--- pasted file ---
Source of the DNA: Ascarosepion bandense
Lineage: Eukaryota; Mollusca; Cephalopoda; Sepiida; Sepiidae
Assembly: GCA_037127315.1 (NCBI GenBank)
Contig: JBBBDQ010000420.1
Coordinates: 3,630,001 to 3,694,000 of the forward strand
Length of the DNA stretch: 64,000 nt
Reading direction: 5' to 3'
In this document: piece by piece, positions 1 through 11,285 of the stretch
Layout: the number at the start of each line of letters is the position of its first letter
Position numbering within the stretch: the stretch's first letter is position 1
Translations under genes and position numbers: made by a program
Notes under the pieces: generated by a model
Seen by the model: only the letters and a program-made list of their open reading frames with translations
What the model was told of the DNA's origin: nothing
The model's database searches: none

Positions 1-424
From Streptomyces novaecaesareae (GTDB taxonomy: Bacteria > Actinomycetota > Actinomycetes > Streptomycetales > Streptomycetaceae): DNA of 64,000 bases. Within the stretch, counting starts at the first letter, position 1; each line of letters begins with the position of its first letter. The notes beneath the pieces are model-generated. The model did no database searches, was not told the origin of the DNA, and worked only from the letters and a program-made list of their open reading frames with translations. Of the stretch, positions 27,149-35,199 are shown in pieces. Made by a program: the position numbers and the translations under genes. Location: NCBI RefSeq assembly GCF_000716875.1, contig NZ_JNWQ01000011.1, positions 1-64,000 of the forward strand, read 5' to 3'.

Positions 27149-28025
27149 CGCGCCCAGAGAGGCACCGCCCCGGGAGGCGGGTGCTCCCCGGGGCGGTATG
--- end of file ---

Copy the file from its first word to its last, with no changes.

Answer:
Source of the DNA: Ascarosepion bandense
Lineage: Eukaryota; Mollusca; Cephalopoda; Sepiida; Sepiidae
Assembly: GCA_037127315.1 (NCBI GenBank)
Contig: JBBBDQ010000420.1
Coordinates: 3,630,001 to 3,694,000 of the forward strand
Length of the DNA stretch: 64,000 nt
Reading direction: 5' to 3'
In this document: piece by piece, positions 1 through 11,285 of the stretch
Layout: the number at the start of each line of letters is the position of its first letter
Position numbering within the stretch: the stretch's first letter is position 1
Translations under genes and position numbers: made by a program
Notes under the pieces: generated by a model
Seen by the model: only the letters and a program-made list of their open reading frames with translations
What the model was told of the DNA's origin: nothing
The model's database searches: none

Positions 1-424
From Streptomyces novaecaesareae (GTDB taxonomy: Bacteria > Actinomycetota > Actinomycetes > Streptomycetales > Streptomycetaceae): DNA of 64,000 bases. Within the stretch, counting starts at the first letter, position 1; each line of letters begins with the position of its first letter. The notes beneath the pieces are model-generated. The model did no database searches, was not told the origin of the DNA, and worked only from the letters and a program-made list of their open reading frames with translations. Of the stretch, positions 27,149-35,199 are shown in pieces. Made by a program: the position numbers and the translations under genes. Location: NCBI RefSeq assembly GCF_000716875.1, contig NZ_JNWQ01000011.1, positions 1-64,000 of the forward strand, read 5' to 3'.

Positions 27149-28025
27149 CGCGCCCAGAGAGGCACCGCCCCGGGAGGCGGGTGCTCCCCGGGGCGGTATG